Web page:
But after trying to broker deals separately with Sunak and Mordaunt, Johnson realized that even if he did win the support of party members, he’d struggle to run operations from Downing Street with a fractured and rebellious parliamentary party questioning his decisions.
While he remains popular with Tory members, MPs are divided about his legacy and worried that returning him to office would revive all the scandals that bought him down.
“You can’t govern effectively unless you have a united party in Parliament,” Johnson wrote in his statement. “There is a very good chance that I would be successful in the election with Conservative party members. But in the course of the last days I have sadly come to the conclusion that this would simply not be the right thing to do.”
The party set a deadline of 2pm on Monday for contenders to certify the support of at least 100 MPs each to go forward to a ballot. If there’s more than one candidate running by the end of Monday, party members will have the final say in an online vote, with a result due on Friday.
Johnson didn’t endorse anyone, saying he’d support whoever wins. While Sunak has a commanding lead, his coronation isn’t necessarily clear cut and there are some scenarios where Mordaunt could emerge as the favourite of Tory members.
Earlier in the summer, he lost to Truss in the leadership battle to replace Johnson, with Tory members concerned about his role in Johnson’s downfall and his decision to raise taxes to the highest level since World War II. There’s also unease about his personal wealth and his aggressive attacks on Truss during that contest.
Mordaunt’s star is rising and she has a more informal tone that jibes better with the electorate than Sunak’s more polished image.
She served as trade secretary before being promoted to lead the House of Commons, while her confident performances in the lower house and optimistic outlook generated talk she could help Conservatives move beyond Johnson-Sunak controversies.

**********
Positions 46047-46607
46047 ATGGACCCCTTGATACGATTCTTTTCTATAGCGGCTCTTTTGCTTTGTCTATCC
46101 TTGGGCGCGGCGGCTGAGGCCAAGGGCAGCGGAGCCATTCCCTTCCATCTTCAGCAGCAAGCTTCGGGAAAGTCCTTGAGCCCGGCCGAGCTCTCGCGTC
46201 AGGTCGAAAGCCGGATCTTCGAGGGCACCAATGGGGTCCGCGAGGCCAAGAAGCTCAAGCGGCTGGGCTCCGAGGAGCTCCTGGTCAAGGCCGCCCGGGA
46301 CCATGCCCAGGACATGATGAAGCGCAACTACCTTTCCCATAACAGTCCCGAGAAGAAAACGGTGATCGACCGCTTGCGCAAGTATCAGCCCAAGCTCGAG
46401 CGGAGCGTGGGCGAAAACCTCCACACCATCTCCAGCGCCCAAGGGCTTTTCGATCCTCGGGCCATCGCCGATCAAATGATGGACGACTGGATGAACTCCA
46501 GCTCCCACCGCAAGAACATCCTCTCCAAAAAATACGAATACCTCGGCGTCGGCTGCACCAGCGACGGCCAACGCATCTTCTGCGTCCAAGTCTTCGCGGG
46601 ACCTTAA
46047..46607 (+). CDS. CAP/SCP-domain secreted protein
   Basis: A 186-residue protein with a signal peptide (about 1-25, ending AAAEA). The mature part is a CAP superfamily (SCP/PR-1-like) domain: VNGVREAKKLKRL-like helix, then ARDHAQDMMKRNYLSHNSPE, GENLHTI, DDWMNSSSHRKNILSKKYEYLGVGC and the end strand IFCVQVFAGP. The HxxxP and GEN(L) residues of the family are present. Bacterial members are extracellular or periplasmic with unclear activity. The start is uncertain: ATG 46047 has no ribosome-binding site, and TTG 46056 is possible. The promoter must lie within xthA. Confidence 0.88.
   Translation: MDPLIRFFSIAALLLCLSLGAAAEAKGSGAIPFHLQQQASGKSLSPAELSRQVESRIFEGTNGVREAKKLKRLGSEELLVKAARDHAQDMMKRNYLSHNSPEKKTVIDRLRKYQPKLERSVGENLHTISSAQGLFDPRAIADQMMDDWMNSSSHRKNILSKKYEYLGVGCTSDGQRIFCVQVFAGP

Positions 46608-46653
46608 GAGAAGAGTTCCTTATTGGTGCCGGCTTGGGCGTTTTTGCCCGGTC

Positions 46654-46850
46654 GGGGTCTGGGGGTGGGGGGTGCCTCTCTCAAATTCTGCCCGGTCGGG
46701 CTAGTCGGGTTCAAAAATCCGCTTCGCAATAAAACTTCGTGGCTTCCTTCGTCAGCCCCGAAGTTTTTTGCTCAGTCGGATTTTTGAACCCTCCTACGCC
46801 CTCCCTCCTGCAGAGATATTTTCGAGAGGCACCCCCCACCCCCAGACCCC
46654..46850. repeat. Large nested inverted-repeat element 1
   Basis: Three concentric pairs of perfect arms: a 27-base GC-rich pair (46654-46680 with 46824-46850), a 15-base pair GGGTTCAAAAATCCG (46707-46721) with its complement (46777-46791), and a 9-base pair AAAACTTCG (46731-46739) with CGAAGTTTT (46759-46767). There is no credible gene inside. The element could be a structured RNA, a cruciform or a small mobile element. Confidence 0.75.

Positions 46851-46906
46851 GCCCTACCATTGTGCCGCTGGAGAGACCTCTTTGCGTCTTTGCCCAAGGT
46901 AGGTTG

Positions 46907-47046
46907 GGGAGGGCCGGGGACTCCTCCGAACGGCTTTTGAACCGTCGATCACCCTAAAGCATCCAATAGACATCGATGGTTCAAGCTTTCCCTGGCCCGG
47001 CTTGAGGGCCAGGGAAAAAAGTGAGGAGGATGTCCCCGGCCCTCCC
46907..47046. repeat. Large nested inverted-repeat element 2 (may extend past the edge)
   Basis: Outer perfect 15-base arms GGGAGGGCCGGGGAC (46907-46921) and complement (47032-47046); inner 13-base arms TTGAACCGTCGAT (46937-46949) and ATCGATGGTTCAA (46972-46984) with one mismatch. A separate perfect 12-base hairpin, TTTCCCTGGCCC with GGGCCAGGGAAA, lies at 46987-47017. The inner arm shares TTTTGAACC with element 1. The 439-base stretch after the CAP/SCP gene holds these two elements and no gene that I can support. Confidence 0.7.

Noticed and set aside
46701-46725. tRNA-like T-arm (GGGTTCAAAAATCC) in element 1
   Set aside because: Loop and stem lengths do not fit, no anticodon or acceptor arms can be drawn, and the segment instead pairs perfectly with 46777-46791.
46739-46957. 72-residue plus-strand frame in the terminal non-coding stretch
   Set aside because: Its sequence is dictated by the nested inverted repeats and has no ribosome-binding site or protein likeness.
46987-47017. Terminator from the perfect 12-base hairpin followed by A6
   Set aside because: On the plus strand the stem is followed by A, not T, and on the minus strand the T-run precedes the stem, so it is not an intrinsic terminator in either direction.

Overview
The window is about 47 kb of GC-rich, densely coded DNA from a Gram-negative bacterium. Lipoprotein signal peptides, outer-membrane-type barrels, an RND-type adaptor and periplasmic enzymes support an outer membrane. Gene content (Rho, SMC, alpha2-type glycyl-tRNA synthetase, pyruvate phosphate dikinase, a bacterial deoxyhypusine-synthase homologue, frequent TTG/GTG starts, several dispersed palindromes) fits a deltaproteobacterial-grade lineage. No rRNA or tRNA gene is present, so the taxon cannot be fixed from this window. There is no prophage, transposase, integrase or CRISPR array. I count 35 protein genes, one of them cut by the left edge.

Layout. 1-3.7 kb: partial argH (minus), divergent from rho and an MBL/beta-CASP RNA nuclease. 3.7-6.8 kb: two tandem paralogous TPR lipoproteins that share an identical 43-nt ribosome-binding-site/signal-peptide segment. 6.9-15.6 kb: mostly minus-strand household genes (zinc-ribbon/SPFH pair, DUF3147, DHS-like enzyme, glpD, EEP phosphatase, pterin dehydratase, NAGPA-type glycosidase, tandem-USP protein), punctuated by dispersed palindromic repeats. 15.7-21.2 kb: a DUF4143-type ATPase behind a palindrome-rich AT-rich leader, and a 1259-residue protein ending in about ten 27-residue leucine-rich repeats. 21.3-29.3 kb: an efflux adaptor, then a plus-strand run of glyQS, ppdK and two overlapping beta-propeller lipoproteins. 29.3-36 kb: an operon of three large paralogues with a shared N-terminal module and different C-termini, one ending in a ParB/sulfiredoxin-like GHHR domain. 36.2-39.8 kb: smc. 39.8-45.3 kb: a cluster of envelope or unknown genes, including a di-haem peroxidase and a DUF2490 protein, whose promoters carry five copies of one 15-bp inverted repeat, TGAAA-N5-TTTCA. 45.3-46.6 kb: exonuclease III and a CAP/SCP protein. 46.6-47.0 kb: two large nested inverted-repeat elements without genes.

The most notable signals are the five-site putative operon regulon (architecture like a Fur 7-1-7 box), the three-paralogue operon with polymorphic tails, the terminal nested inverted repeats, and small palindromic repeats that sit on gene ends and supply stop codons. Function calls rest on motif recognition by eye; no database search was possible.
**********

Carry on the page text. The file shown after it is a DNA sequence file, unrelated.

In the contest that installed Truss as premier, Mordaunt placed second to Sunak - and ahead of Truss --in every round of voting among her MP colleagues until the critical one. In July, a ConservativeHome website survey of party members ranked Mordaunt second behind Defense Secretary Ben Wallace on who should be leader.
Those factors may encourage Mordaunt’s reluctance to step aside.
In a column for the Telegraph newspaper, Mordaunt wrote she would focus on cutting taxes and raising productivity to “deliver growth and prosperity” across the nation, a pitch similar to what Truss offered.
“I understand the challenges families are facing, and I know how difficult things are when household budgets are squeezed, the cost of living goes up and public services just don’t seem to be there,” Mordaunt wrote.
But Tory leaders are concerned at the growing economic crisis starting to engulf the country. A closely-watched survey due Monday morning is likely to show a recession is deepening as inflation lingers at its highest level in 40 years.
A burgeoning budget deficit has left Hunt warning about difficult decisions ahead. He’s due to deliver a major statement on the Treasury’s tax-and-spending plans on 31 October, a date picked to better inform the Bank of England on how quickly it raises interest rates.
©2022 Bloomberg L.P.